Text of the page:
A theory has been put forth that humans lack body hair in an attempt to reduce the number of parasites that affect us. There are many parasites such as ticks, fleas and lice that actually prefer to make their home in coats of deep fur. Humans lack body hair which makes us unique among primates and in a category shared only by a few semi-aquatic species of animals such as hippopotamuses, dolphins and whales.
The study was developed by a behavioral ecologist and an evolutionary biologist. It basically states that because ancient humans were able to use fire, wear fire and construct shelters they no longer needed the thick coats of fur that early humanoids may have had. The hair on humans still exists in many areas but it has become so fine that it no longer works for heat regulation and no longer can support colonies of annoying parasites.
There are differences in body hair between men and women and the authors of the study say this supports their theory as well. It was believed that hairlessness became a desirable trait in mates and this may have been one reason why women have less body hair than men. A desirable mate was one which was less susceptible to parasitic infestation and being hairless advertised that an individual did indeed possess this desirable trait. It also explained why head and facial hair continued to be so thick. Humans use facial and head hair (or a lack of it) as a way of determining physical attractiveness in a mate. By retaining head and facial hair, this method of determining sexual attractiveness would not have been lost.
In the past, scientists thought that we abandoned our fur coat as a way of surviving in hot environments such as the African savanna. Scientists have accepted this theory even though other primates who lived in the same environment did not lose their hair coats like humans did.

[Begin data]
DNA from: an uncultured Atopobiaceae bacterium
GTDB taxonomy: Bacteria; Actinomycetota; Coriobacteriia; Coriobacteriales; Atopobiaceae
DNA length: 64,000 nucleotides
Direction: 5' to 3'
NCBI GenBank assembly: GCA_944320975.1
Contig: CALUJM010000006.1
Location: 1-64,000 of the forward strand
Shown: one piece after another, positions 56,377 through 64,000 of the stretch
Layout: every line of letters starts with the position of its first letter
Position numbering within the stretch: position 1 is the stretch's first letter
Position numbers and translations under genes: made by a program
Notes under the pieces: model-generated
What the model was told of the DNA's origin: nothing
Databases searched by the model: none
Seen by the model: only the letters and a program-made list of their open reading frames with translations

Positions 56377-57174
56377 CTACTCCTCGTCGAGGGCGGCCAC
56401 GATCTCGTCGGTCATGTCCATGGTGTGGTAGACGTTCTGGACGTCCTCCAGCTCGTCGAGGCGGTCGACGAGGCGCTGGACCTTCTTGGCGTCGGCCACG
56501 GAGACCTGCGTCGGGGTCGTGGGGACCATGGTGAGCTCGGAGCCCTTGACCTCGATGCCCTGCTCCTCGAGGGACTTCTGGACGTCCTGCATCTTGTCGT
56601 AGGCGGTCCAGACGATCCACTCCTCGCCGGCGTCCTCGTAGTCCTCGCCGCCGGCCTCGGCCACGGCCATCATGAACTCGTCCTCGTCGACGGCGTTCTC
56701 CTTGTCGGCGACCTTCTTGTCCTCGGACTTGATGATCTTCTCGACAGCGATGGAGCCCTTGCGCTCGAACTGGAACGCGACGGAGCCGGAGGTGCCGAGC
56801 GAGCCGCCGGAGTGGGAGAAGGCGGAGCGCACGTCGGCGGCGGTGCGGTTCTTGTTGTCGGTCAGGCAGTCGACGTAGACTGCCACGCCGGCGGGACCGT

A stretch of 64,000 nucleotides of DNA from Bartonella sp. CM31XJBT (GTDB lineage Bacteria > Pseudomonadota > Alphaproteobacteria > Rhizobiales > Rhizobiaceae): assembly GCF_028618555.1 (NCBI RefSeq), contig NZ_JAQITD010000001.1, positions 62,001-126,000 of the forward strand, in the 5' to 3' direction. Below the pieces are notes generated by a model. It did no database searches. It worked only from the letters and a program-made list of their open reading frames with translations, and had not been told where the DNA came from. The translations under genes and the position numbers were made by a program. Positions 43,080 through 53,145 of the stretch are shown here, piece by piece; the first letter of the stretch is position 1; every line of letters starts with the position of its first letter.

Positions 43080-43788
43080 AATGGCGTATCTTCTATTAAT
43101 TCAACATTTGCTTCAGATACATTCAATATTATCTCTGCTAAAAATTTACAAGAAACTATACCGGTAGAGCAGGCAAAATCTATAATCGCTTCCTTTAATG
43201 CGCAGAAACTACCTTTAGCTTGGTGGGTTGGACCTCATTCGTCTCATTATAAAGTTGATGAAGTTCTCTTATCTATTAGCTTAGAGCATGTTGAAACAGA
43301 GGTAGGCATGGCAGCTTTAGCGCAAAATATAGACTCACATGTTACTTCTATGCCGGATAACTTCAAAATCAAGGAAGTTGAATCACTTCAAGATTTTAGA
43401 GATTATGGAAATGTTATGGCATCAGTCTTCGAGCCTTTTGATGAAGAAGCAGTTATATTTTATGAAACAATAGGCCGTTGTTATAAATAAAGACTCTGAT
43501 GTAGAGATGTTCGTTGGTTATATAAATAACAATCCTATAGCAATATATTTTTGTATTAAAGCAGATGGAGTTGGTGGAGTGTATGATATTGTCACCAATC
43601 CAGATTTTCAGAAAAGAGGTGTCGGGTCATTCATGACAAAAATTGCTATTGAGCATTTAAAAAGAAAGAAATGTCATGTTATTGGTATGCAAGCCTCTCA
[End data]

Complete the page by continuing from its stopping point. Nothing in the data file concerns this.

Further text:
It was also believed that the change in our fur coat came when we left the trees and began to dwell on the ground. A third theory stated that we lost our hair coat when we became semi-aquatic approximately 8 million years ago. At that time, humanoids began to swim and to immerse themselves in water. It was not surprising that we would adopt the same kind of thin hair coat that other aquatic mammals had.
Humans were still plagued by parasites even after they became hairless. A number of parasites such as body lice continued to affect early humanoids. They tended to live in the clothing and bedding that humans used on a regular basis. It was much easier to change clothing or bedding than it would have been for humans to get rid of parasites living in a thick coat of hair or fur.
While this theory seems to explain many of the reasons why humans would have lost their body hair it has not totally been proven as fact. Scientists would need to compare the amounts of body hair that populations have against the number of parasites that plague that population. That way they may be able to tell whether humans lost their hair to keep parasites at bay.